Most mallus do the traditional dance kudiyattam. Kudi means drinking alcohol and yattam, spelled as aattam, means random movement of the male body. Note that ‘y’ is silent. When you are drinking, you drink, there is no ‘y’. Any alcohol related “festival” can be enjoyed to the maximum when you are topless with lungi and a towel tied around the head. “Half mast lungi makes it easy to dance and shake legs” says Candelaria Amaranto, a Salsa teacher from Spain after watching ‘kudiyaattam’ .
The ‘Lungi Wearing Mallu Union’ [LUWMU, pronounced LOVE MU], an NGO (Non Government Organisation) which works towards the ‘upliftment’ of the lungi, strongly disapproves of the GenNext tendency of wearing Bermudas under the lungi. Bermudas under the lungi is a conspiracy by the CIA. It’s a disgrace to see a person wearing burmuda with corporate logos under his lungi. What they don’t know is how much these corporates are limiting their freedom of movement and expression.
A mallu wears lungi round the year, all weather, all season. A mallu celebrates winter by wearing a colourful lungi with a floral pattern. Lungi provides good ventilation and brings down the heat between legs. A mallu is scared of global warming more than anyone else in the world.
A lungi/mundu can be worn any time of the day/night. It doubles as blanket at night. It also doubles up as a swing, swimwear, sleeping bag, parachute, facemask while entering/exiting toddy shops, shopping basket and water filter while fishing in ponds and rivers. It also has recreational uses like in ‘Lungi/mundu pulling’, a pastime in households having more than one male member. Lungi pulling competitions are held outside toddyshops all over Kerala during Onam and Vishu. When these lungis are decommissioned from service, they become table cloths. Thus the humble lungi is a cradle to grave appendage.”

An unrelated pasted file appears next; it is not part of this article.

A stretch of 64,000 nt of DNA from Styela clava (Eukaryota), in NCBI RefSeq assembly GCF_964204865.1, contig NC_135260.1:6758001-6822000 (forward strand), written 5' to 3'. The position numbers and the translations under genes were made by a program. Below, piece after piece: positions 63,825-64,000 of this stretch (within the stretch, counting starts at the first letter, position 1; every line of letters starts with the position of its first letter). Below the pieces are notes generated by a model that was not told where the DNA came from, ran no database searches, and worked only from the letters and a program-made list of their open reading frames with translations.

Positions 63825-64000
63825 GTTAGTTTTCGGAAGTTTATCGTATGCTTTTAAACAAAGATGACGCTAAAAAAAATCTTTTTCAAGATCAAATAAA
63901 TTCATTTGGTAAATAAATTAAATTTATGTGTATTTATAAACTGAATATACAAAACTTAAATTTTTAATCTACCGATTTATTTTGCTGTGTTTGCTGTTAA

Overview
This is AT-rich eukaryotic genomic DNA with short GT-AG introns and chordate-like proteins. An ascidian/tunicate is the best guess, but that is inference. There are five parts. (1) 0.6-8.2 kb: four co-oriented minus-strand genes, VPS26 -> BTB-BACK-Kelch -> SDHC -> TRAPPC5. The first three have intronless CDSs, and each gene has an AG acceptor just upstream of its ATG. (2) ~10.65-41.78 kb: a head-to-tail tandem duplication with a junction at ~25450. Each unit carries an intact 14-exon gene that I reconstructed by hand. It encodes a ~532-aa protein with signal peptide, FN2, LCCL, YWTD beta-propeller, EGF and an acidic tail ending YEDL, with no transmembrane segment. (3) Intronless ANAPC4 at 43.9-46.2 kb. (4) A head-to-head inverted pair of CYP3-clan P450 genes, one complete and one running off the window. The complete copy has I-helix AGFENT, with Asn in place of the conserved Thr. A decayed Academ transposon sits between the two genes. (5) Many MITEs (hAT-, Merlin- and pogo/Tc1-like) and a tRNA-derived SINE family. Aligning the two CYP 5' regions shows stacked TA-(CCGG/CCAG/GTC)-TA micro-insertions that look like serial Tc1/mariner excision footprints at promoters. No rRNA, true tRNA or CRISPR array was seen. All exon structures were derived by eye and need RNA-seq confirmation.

(An anonymous piece)
It is a pity that this wonderful piece has come to me as having been written by someone who wishes to be anonymous. I salute the person for a highly entertaining piece of writing.
One of India’s 28 states is Kerala. Kerala is the most literate state in India and is a classic example of a remittance/ money order economy. Local industry is almost nil as Kerala has a militant trade union movement strongly supported by the ruling left front. The left front consists of communists and socialists of various hues. Most Keralites, also known as Malayalis leave Kerala to work elsewhere in India, the Middle East and send back money for the family. You can read about Kerala here.
Kerala’s preferred beverage is Tea and its grown up in the mountains around the head waters of a river called Moonar meaning three rivers. The British Tea Planters called it Munnar and made the tea famous for its unique flavour.
People from Kerala speak a language called Malayalam. They are therefore affectionately called Malayalis or Mallus for short. They have a very high sense of humour and are delightful conversationalists. They are also known for thier sangfroid. I have intimate connections with this wonderful state due to my mother having come from there and our own posting there for a few years.
In the picture below, you can see the Malayali sense of humour, their sangfroid and the local favourite beverage being vended from a mobile tea shop atop a bicycle, with aplomb.